Unsurprisingly, her only book – An Anagram of Ideas on Art, Form and Film – was long out of print, but can be read in the brilliant collection Essential Deren. Having told Esquire that she made her films ‘for what Hollywood spends on lipstick,’ Deren is an essential guide to low-budget filmmaking and distribution even in digital times: she shot and edited her own films, and screened them in her apartment. For many years they were almost unseen – although lesbian experimental filmmaker Barbara Hammer recalls that Deren’s short ‘Meshes of the Afternoon’ was the only film by a female filmmaker that she saw in film school in the late 1960s. Hammer’s book Hammer! Making Movies out of Sex and Life is as essential as Deren’s collected, and definitely sexier: from lesbian communes in California to musings on gender non-binary artist Claude Cahun, Hammer! is a collection of thoughts, process notes, diary entries, and short stories all held together by the keen, sensual intellect of a great contemporary filmmaker. Along with filmmaker/choreographer Yvonne Rainer’s memoir Feelings are Facts, it’s a guide to how second wave feminist film came into being, how to radicalise your own story and make art outside the mainstream.
Several filmmakers have followed Deren’s example in Anagram of combining creative and political insights as well as autobiography, as Rainer does. Virginie Despentes’ King Kong Theory is a personal essay on feminism, and is as lively and radical as Baise-Moi, the controversial film she co-directed with Coralie Trinh Thi, a sort of SCUM manifesto for the riot grrrl generation. Video artist Hito Steyerl and experimental filmmaker Martha Rosler have both published short, sharp looks at our changing economic, social and media landscape: Rosler’s Culture Class is a biting critique of the professionalization and middle-class dominance of art-making, and Steyerl’s The Wretched of the Screen offers both an exploration of the exploitation of unpaid labour in the arts, and ideas for how digital media can offer a critical platform (if not a salary). Documentary-maker Astra Taylor looks at similar ideas, with a more practical emphasis, in The People’s Platform, her guide to taking back the internet.
If you’re looking for more direct how-to guides, then there’s surprisingly few female-authored studies to choose from. Top of the list is Sally Potter’s Naked Cinema: Working with Actors, which demystifies a major aspect of filmmaking. It’s one that’s rarely addressed in film schools because it involves skills often seen as feminine: listening, being emotionally attuned, collaborating. Potter’s book, based on decades of experience, is a handy, readable study on how to work with people, even when the camera’s not on. Far from regarding her actors as ‘warm props,’ Potter sees them as co-creators, as her interviews with everyone from Elle Fanning to Julie Christie reveal. A screen acting guide by Christie would be an ideal follow-up…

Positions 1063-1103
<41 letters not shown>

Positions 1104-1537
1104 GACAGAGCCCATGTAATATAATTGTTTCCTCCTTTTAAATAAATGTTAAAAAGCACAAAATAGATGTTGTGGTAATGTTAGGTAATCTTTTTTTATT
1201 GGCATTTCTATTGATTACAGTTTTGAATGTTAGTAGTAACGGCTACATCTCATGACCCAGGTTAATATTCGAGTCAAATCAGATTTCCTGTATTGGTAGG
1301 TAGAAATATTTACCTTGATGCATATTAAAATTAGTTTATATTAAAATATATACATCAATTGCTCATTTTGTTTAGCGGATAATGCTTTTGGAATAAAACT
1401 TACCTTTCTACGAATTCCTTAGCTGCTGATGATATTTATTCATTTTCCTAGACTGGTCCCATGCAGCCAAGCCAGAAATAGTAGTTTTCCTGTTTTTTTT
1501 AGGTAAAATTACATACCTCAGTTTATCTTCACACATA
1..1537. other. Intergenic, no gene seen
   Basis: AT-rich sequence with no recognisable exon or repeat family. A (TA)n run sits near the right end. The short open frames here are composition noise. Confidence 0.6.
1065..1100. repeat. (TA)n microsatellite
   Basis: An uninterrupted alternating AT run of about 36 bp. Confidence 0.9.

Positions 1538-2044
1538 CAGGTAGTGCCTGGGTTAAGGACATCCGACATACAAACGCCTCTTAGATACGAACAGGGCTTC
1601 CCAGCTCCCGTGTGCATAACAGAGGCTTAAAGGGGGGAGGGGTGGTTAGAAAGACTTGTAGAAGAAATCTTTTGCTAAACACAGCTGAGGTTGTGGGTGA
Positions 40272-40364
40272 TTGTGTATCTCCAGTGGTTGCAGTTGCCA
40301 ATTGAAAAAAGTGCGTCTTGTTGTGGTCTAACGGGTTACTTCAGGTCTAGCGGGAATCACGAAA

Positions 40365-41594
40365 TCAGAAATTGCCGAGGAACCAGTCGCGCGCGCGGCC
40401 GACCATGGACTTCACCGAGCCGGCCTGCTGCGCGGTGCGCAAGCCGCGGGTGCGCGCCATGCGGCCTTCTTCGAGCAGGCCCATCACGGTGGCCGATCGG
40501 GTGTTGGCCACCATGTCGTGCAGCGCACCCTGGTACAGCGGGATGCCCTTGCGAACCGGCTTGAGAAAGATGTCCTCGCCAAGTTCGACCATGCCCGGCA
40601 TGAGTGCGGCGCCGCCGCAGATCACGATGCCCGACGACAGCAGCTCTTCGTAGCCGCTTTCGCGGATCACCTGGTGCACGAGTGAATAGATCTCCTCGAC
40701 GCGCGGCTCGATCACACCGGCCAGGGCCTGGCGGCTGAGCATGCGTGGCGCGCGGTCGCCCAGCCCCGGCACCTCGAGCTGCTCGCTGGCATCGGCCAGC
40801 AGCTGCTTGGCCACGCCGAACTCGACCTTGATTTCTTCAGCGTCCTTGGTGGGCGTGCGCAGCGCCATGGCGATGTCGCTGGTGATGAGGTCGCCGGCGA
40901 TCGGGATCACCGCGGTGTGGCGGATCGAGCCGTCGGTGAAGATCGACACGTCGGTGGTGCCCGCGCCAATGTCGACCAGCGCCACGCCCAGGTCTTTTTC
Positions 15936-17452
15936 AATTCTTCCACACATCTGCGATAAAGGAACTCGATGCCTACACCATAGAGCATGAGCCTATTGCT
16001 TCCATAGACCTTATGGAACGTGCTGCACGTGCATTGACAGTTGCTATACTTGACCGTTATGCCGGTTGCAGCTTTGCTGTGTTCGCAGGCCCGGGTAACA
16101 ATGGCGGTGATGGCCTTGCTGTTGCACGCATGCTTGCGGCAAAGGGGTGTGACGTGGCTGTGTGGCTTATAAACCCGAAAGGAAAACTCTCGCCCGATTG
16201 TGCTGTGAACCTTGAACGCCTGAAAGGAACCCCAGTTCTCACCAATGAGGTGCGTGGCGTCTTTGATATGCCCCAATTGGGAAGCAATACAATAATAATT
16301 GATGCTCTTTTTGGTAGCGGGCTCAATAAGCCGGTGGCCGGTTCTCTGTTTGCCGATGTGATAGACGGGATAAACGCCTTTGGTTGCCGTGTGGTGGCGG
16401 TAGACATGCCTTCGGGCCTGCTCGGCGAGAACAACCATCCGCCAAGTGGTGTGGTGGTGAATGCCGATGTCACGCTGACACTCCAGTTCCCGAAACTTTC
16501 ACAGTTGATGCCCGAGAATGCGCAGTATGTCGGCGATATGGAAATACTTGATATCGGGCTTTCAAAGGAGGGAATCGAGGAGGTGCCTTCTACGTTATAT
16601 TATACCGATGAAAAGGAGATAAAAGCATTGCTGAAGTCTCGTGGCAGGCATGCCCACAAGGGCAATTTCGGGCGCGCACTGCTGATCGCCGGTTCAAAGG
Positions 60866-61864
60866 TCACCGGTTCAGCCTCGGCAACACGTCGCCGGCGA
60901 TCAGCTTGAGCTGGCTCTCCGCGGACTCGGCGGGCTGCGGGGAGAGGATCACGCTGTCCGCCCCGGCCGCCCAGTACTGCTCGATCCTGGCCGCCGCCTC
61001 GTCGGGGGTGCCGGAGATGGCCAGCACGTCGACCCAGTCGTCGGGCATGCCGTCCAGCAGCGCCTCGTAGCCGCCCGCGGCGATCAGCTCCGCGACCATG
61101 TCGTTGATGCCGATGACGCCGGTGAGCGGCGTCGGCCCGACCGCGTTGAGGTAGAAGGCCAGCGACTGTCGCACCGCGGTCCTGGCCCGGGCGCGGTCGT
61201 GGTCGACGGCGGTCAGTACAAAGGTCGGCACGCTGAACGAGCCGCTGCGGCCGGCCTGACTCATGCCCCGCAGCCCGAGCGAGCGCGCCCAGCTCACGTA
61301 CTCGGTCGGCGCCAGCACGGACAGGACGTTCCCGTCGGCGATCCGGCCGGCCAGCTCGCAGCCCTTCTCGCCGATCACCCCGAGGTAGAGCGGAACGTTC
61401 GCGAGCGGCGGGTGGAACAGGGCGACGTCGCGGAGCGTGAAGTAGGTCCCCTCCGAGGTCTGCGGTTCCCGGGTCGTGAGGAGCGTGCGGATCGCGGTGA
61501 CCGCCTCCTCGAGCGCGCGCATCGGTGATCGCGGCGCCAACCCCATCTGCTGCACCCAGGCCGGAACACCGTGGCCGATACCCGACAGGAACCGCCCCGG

Feminist film publishing is dominated, perhaps unsurprisingly, by American filmmakers, and by white women. Julie Dash and Trinh Minh-Ha are rare exceptions: Dash collaborated with bell hooks and Toni Cade Bambara on one of the greatest screenplay publications, the script book for Daughters of the Dust, which is a practical, spiritual and poetic history of the film’s making. Trinh T. Minh-Ha’s many books, most notably Woman Native Other and When the Moon Waxes Red are classics that combine theory, politics and practice to argue for a critical, complex cinema that doesn’t get anywhere near enough airtime. These books by filmmakers whose work viewers in the UK would struggle to see, emphasise something crucial that Hammer points out in Hammer!:
a film rests in a can until it’s screened but a book can be opened at any time by anyone in any country. It doesn’t require a darkened room, a special location or equipment. I thought a book could be a portal to my films. Perhaps my films, a life’s work, could reach a new audience through the words and stories of my life.
Sophie Mayer is the author of Political Animals: The New Feminist Cinema, out now from I.B. Tauris. She reviews film for Sight & Sound and The F-Word, and works with queer feminist curators Club des Femmes and industry campaigners Raising Films. She is a widely-published poet, and her most recent collection is (O) (Arc, 2015).